In the Dust of This Planet

** spoiler alert ** It took me many years to get around to reading this, and while the exact reason for starting has been long forgotten, it had something to do with Kanye West.

Here's the spoiler, which is the fundamental crux of the discussion laid out by Mr. Thacker: the underpinnings of true horror lie in the realization that there are things out there (nature, space, planets, the universe itself) that just don't give a damn about us, or our existence, as human beings.

Scary stuff, eh?

Still, the book is worth skimming through if only to uncover the sources of Mr. Thacker's inspiration: the various books, movies, music, and other cultural artifacts worth mentioning add up to a delightful museum of the black and the terrible.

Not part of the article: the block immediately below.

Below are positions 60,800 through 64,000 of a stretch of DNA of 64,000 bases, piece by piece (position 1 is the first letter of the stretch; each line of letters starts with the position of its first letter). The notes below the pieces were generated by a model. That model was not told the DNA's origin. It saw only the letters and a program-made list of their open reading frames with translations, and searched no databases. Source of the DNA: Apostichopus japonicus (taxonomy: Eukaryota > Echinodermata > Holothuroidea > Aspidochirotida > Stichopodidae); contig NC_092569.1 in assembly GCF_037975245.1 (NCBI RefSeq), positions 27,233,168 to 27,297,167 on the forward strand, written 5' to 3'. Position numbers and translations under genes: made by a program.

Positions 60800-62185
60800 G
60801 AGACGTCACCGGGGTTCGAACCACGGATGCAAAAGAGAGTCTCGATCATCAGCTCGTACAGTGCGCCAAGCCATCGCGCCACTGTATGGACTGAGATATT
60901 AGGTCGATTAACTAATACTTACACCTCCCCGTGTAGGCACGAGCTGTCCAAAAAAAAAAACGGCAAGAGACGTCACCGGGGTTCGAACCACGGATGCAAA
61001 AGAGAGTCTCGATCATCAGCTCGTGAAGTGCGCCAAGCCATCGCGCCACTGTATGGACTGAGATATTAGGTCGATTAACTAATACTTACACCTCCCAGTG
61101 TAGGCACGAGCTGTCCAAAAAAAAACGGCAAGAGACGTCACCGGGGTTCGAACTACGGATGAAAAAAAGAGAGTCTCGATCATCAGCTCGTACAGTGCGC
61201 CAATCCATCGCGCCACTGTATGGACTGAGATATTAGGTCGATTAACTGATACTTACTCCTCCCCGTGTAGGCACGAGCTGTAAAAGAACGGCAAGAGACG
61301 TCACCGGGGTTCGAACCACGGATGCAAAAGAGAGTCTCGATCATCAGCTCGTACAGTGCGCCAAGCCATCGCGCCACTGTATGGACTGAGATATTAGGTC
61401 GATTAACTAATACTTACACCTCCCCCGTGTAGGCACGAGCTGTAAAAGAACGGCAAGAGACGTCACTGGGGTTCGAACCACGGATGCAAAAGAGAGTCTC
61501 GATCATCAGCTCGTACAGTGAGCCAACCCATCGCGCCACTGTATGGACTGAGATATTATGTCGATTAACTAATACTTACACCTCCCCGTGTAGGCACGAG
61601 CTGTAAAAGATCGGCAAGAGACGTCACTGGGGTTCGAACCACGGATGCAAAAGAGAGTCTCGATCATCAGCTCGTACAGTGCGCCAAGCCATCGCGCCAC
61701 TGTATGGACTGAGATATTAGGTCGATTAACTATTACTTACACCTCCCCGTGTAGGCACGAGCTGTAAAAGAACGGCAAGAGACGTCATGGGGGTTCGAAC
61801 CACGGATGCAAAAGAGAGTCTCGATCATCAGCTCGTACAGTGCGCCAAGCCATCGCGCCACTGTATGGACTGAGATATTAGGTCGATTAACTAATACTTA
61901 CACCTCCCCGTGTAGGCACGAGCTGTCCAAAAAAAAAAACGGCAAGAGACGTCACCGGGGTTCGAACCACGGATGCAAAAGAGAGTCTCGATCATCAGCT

I'm following this up with a superficial read of Aristotle's "Ethics", so there should be some value gleaned from that juxtaposition, assuming it doesn't take me another half-decade to finish.

As of 2022, nine years after starting Thacker's book, I still have yet to read Aristotle's Ethics. Also worth noting that ITDOTP was the only book I finished reading in 2019, and Ye is more problematic than ever.


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